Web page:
Pence touted the Black unemployment rate pre-pandemic and the development of economic “opportunity zones,” adding that the administration is “absolutely determined to improve” the lives of African Americans.

“And yet, one final time, you won’t say the words and we understand your explanation,” Taff responded.

Pence was also asked about a video that President Donald Trump posted to Twitter on Thursday that was labeled “manipulated media” by the social network.

“When you watch much of the national news media,” Pence responded, “it seems like they focus more every day on what divides us in this country. And I think the President saw an opportunity with a good sense of humor to once again challenge the media narrative.”  

Earlier, press secretary Kayleigh McEnany said during a White House briefing that Trump was making a “satirical point that was quite funny” when he tweeted the video.

Read the full story here.

12:17 a.m. ET, June 20, 2020

Prosecutors are investigating possible evidence tampering in Javier Ambler's death

From CNN's Nicole Chavez and Jennifer Henderson

In this image from a March 28, 2019, body-worn camera video provided by the Austin Police Department in Texas, Williamson County deputies hold down Javier Ambler as one of them uses a Taser on Ambler's back during his arrest. 
In this image from a March 28, 2019, body-worn camera video provided by the Austin Police Department in Texas, Williamson County deputies hold down Javier Ambler as one of them uses a Taser on Ambler's back during his arrest.  Austin Police Department via AP

Prosecutors in central Texas are investigating whether there was evidence tampering in the death of Javier Ambler, a Black man who died last year while being arrested. 

The Williamson County District Attorney's office announced Friday it was investigating "the possible tampering with evidence 'by personnel from Williamson County Agencies who have had contact or communications with the television show, Live PD.'"

What's the background? Ambler died last year after he told Williamson County sheriff's deputies that he could not breathe during an arrest.

Earlier this month, authorities released body camera footage of the March 2019 incident, following months of records requests by Austin TV station KVUE and the Austin American-Statesman.

A production crew from the A&E show "Live PD" was at the arrest scene, having ridden with some of the officers. The footage never aired and neither the network "nor the producers of 'Live PD' were asked for the footage or an interview by investigators from law enforcement or the district attorney's office," A&E has said.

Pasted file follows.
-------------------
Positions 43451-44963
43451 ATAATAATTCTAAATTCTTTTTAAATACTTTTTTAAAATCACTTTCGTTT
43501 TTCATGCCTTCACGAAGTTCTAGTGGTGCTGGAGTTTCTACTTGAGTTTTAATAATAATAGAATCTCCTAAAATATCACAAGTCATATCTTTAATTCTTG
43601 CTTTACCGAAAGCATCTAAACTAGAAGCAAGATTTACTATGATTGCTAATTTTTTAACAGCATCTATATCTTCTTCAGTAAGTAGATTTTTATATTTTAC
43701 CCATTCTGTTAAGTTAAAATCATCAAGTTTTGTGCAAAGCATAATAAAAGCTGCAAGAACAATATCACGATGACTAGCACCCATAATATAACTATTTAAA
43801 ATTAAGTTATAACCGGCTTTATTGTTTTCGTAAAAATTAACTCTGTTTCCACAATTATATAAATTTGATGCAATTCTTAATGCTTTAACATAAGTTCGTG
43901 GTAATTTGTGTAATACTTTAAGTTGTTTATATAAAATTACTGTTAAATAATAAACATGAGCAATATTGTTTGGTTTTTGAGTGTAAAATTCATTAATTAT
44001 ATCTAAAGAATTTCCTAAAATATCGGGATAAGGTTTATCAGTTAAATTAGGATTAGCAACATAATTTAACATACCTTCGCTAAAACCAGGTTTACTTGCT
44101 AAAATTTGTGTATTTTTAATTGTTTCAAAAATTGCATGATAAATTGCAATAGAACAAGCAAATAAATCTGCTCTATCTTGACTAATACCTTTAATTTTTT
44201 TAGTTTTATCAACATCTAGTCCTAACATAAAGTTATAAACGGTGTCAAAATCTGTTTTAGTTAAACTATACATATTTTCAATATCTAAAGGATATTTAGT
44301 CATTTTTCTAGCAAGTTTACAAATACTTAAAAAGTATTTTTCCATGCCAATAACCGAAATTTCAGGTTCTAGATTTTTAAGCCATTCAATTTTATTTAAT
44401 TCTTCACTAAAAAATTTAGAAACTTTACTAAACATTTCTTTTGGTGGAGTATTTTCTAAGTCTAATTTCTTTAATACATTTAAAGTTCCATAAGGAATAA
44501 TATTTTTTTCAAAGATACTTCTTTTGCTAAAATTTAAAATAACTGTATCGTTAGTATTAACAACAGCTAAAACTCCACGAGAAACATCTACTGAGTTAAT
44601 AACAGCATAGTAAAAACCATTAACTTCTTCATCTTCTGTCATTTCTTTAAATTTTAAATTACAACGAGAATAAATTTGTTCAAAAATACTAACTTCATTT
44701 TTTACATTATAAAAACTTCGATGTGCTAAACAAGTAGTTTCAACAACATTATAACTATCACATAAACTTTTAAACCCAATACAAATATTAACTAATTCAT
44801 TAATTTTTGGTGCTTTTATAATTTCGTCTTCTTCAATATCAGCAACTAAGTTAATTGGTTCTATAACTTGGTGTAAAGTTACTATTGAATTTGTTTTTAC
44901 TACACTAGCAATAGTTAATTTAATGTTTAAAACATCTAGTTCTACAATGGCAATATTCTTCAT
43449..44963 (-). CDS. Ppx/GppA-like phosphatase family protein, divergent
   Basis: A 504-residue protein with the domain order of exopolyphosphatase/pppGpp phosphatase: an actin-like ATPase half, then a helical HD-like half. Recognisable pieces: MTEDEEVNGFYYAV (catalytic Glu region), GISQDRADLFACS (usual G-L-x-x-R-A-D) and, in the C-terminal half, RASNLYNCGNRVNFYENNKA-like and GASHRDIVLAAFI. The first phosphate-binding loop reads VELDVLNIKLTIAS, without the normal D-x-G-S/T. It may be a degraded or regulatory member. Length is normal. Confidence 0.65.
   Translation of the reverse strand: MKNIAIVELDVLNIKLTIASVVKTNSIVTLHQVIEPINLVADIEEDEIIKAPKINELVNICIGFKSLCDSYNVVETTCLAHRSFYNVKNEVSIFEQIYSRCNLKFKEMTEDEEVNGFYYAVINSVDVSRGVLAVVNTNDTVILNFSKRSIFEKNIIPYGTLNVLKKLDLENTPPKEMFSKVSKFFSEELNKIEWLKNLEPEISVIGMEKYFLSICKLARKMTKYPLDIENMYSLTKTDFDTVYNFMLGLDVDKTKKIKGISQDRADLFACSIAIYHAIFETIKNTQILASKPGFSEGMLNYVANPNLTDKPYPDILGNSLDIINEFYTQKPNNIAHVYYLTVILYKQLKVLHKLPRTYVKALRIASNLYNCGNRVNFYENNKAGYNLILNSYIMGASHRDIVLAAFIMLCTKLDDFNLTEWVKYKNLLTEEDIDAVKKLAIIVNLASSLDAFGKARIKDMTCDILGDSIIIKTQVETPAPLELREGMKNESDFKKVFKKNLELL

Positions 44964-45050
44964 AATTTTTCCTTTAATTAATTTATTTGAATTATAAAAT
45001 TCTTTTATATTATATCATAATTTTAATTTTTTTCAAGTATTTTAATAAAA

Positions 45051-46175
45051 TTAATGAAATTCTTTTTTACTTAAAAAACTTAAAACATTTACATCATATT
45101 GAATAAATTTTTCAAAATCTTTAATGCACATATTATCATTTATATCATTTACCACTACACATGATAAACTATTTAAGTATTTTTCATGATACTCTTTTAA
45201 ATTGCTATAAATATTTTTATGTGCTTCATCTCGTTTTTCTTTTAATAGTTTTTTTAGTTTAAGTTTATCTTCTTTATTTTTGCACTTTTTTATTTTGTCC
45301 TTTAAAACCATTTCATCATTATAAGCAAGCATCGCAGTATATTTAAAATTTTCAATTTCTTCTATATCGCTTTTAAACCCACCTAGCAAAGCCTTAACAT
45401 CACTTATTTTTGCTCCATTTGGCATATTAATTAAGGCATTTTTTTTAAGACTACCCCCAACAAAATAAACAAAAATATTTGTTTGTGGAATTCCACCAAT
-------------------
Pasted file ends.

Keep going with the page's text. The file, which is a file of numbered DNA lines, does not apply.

A search for truth: On Friday, the district attorneys of Williamson and Travis counties released a statement saying they have been conducting a joint investigation into Ambler's death. 

"This is a search for the truth and is necessary because even now we have not obtained the information we seek from Williamson County Sheriff Robert Chody, despite his public statements pledging cooperation," the prosecutors said in a statement.

Travis County District Attorney Margaret Moore has previously said that she had requested body cam videos from the Williamson County Sheriff's Office and the television show, but was unable to obtain them.

Read the full story here.

1:11 a.m. ET, June 20, 2020

Australian cafe chain apologizes after worker fired for being Black

From CNN's Angus Watson in Sydney

A cafe chain in Sydney, Australia, has apologized to a former employee who was fired from his job for being Black.

British man Ayokunle Oluwalana had been working as a barista at the XS Espresso store in Bondi Beach until his manager told him he’d lost his job because “the locals are a bit racist” and “they like their coffee a certain way," he said in a social media video Thursday.

In a statement Friday, XS Espresso wrote:

“We were deeply saddened to learn of an incident that took place at our Bondi location yesterday. When (we) were made aware of the incident, our foremost concern was towards the gentleman who had been mistreated by a manager at our Bondi location.
“This was an isolated incident of gross misconduct which should not have happened, and we are terribly remorseful for the treatment he received."

Mr Oluwalana, 25, accepted the apology in another social media message on Friday.

“After speaking to the owner of the whole company, I do believe that he is shocked and saddened by what happened and the manager of the Bondi franchise has been reprimanded for his actions," he said.

12:16 a.m. ET, June 20, 2020

Colorado governor signs bill mandating police body cameras and banning chokeholds

From CNN's Caroline Kelly

Colorado Gov. Jared Polis speaks before signing a police accountability bill on Friday, June 19 in Denver.
Colorado Gov. Jared Polis speaks before signing a police accountability bill on Friday, June 19 in Denver. David Zalubowski/AP